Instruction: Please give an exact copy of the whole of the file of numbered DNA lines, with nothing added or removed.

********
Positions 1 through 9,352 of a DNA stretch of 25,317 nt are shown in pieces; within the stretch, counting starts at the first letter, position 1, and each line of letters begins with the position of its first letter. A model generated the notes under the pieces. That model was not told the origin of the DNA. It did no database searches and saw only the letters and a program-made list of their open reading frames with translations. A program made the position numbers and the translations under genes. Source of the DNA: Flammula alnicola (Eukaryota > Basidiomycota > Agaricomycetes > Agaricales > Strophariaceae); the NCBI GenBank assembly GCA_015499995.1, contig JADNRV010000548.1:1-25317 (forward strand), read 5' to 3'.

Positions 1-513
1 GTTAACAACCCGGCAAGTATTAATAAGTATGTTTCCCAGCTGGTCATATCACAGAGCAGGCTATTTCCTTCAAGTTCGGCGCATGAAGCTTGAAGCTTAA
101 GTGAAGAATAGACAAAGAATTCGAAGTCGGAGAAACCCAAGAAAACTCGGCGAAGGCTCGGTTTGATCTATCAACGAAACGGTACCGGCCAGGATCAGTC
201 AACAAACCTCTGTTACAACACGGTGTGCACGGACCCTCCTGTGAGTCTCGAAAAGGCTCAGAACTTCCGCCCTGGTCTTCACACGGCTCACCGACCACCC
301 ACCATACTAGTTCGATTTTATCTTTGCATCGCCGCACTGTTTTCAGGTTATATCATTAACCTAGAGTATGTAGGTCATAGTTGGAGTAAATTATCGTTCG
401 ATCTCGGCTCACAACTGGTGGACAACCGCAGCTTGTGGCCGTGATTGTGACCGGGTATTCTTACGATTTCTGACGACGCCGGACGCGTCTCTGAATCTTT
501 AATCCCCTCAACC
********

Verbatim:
Positions 1 through 9,352 of a DNA stretch of 25,317 nt are shown in pieces; within the stretch, counting starts at the first letter, position 1, and each line of letters begins with the position of its first letter. A model generated the notes under the pieces. That model was not told the origin of the DNA. It did no database searches and saw only the letters and a program-made list of their open reading frames with translations. A program made the position numbers and the translations under genes. Source of the DNA: Flammula alnicola (Eukaryota > Basidiomycota > Agaricomycetes > Agaricales > Strophariaceae); the NCBI GenBank assembly GCA_015499995.1, contig JADNRV010000548.1:1-25317 (forward strand), read 5' to 3'.

Positions 1-513
1 GTTAACAACCCGGCAAGTATTAATAAGTATGTTTCCCAGCTGGTCATATCACAGAGCAGGCTATTTCCTTCAAGTTCGGCGCATGAAGCTTGAAGCTTAA
101 GTGAAGAATAGACAAAGAATTCGAAGTCGGAGAAACCCAAGAAAACTCGGCGAAGGCTCGGTTTGATCTATCAACGAAACGGTACCGGCCAGGATCAGTC
201 AACAAACCTCTGTTACAACACGGTGTGCACGGACCCTCCTGTGAGTCTCGAAAAGGCTCAGAACTTCCGCCCTGGTCTTCACACGGCTCACCGACCACCC
301 ACCATACTAGTTCGATTTTATCTTTGCATCGCCGCACTGTTTTCAGGTTATATCATTAACCTAGAGTATGTAGGTCATAGTTGGAGTAAATTATCGTTCG
401 ATCTCGGCTCACAACTGGTGGACAACCGCAGCTTGTGGCCGTGATTGTGACCGGGTATTCTTACGATTTCTGACGACGCCGGACGCGTCTCTGAATCTTT
501 AATCCCCTCAACC